WESTMINSTER, Md. (AP) – Deion Sanders flashed his trademark smile as he stepped in front of a wave of cameras, microphones and tape recorders.

He spoke at length Tuesday about his second year with the Baltimore Ravens when the questions turned to the hottest topic in sports: steroids.

Someone asked Sanders if he believed that Baltimore Orioles first baseman Rafael Palmeiro might have accidentally taken steroids. Sanders’ grin suddenly vanished. He paused for a moment, then revealed a secret he had kept for nearly a year.

Sanders said that shortly before he decided to end his three-year retirement last Aug. 31, he received medical treatment for an ankle he hurt while playing basketball. When he took his Ravens’ physical, steroids were detected in his system.

“The next thing I know they’re testing me weekly. I’m like, what’s going on? I had never had a prior,” he recalled. “They told me I flunked the steroid test. I was on the random steroid test every week because I took something for my ankle.”

The Ravens, however, said late Tuesday that Sanders never failed a drug test, but was given weekly screenings because he skipped a random drug test shortly before he retired from the Washington Redskins in 2000.

Ravens spokesman Kevin Byrne said the missed test gave the NFL “reasonable cause” to screen Sanders on a weekly basis upon his return to the league. Because the treatment was administered before he rejoined the NFL and confirmed by his doctor, Sanders was not disciplined by the league.

And now he’s starting the second season of his comeback, one that will likely be far different than the first.

The league’s most renowned nickel back will not spend much time returning kicks or playing wide receiver, now that the Ravens appear to be fully stocked in both areas.

And this summer, “Neon” Deion has training camp to contend with. Sort of.

While the rest of the Ravens banged helmets and shoulder pads under an intense morning sun, Sanders jogged on the sideline in workout clothes, taking an occasional break to lend advice to a rookie or two.

“Right now I’ve got to gauge my body, and I don’t want to go three straight practices,” he said. “Two-a-days is pretty tough on me, professionally and athletically. I don’t feel fatigued and I don’t feel sore, but I don’t want to get to that point.”

That’s OK with coach Brian Billick, who really doesn’t have any pressing need to see what Sanders can do. When a guy has played in eight Pro Bowls and intercepted 51 passes during an exceptional career that has spanned three decades, he deserves a little slack.

Sanders came out of retirement to help the Ravens win a Super Bowl, but little went as planned. He ended up missing seven games with hamstring and foot injuries, and Baltimore didn’t even make it to the playoffs. His disappointment was centered upon the team’s shortcoming rather than his own.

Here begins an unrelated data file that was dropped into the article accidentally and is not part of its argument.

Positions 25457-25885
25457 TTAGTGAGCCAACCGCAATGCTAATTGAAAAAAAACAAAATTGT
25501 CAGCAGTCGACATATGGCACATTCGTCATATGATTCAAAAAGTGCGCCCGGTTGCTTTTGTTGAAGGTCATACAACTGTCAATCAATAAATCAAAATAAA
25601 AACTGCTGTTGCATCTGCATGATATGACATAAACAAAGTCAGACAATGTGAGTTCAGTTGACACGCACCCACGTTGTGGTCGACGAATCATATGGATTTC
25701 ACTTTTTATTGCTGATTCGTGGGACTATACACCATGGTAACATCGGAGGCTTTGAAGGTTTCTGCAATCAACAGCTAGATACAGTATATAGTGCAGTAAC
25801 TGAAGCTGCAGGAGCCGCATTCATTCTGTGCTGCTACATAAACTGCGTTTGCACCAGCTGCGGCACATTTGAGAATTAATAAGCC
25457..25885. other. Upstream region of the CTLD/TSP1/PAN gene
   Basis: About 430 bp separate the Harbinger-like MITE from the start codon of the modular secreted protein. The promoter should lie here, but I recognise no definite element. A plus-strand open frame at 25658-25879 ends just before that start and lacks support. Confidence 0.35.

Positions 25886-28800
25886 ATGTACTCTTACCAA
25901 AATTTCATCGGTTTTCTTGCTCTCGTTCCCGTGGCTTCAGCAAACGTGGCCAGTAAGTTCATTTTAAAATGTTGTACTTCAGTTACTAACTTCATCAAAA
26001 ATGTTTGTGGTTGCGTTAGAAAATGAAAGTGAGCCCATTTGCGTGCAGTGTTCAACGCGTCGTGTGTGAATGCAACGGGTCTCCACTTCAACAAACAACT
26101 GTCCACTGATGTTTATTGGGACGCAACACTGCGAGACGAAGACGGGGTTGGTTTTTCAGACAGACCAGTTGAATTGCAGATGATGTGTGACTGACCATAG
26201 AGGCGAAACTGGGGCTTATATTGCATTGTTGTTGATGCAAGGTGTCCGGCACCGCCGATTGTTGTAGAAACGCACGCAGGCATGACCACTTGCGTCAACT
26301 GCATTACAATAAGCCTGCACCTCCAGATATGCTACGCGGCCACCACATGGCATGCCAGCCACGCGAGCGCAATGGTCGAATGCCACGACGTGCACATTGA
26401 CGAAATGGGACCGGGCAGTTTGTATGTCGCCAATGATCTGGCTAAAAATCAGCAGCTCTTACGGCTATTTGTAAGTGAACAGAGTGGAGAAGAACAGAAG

“I was just blessed to get out there and do what I was able to do, but we didn’t achieve what we wanted to achieve,” he said. “That’s the priority.”

Sanders didn’t immediately commit to returning in 2005, but he couldn’t resist being a part of a unit that features Samari Rolle and Chris McAlister at the corners and Ed Reed, the 2005 NFL Defensive Player, and Will Demps as safeties.

“It could be the best secondary ever assembled,” he insisted.

Sanders, who turns 38 next week, may be called upon to play all the backfield positions. But his sagely advice is just as important to the Ravens.

Some may consider Sanders a distraction. Billick considers him a coach, teacher and player rolled into one.

“There isn’t a person in this organization that doesn’t enjoy having Deion Sanders here and doesn’t think he isn’t a valued part of what we are trying to do,” Billick said. “It’s been a joy to have him here. Deion can still play, there’s no question. But what he brings to the team, from a veteran perspective and an emotional standpoint, is of great value to us.”

Billick intends to use Sanders exclusively on defense this season rather than utilize him as a punt returner or wide receiver. Sanders was used as both last season because the Ravens had a rookie kick returner and a thin receiving corps, but this year they’re strong in both areas.

“I would like to limit the total number of reps for Deion – which we do have to be aware of at 38 years old – to the secondary,” Billick said.

Sanders doesn’t intend to take no for an answer.

“The door is still open. I need the ball in my hands,” he said. “I make things happen.”

AP-ES-08-02-05 1842EDT

Only subscribers are eligible to post comments. Please subscribe or to participate in the conversation. Here’s why.

Use the form below to reset your password. When you've submitted your account email, we will send an email with a reset code.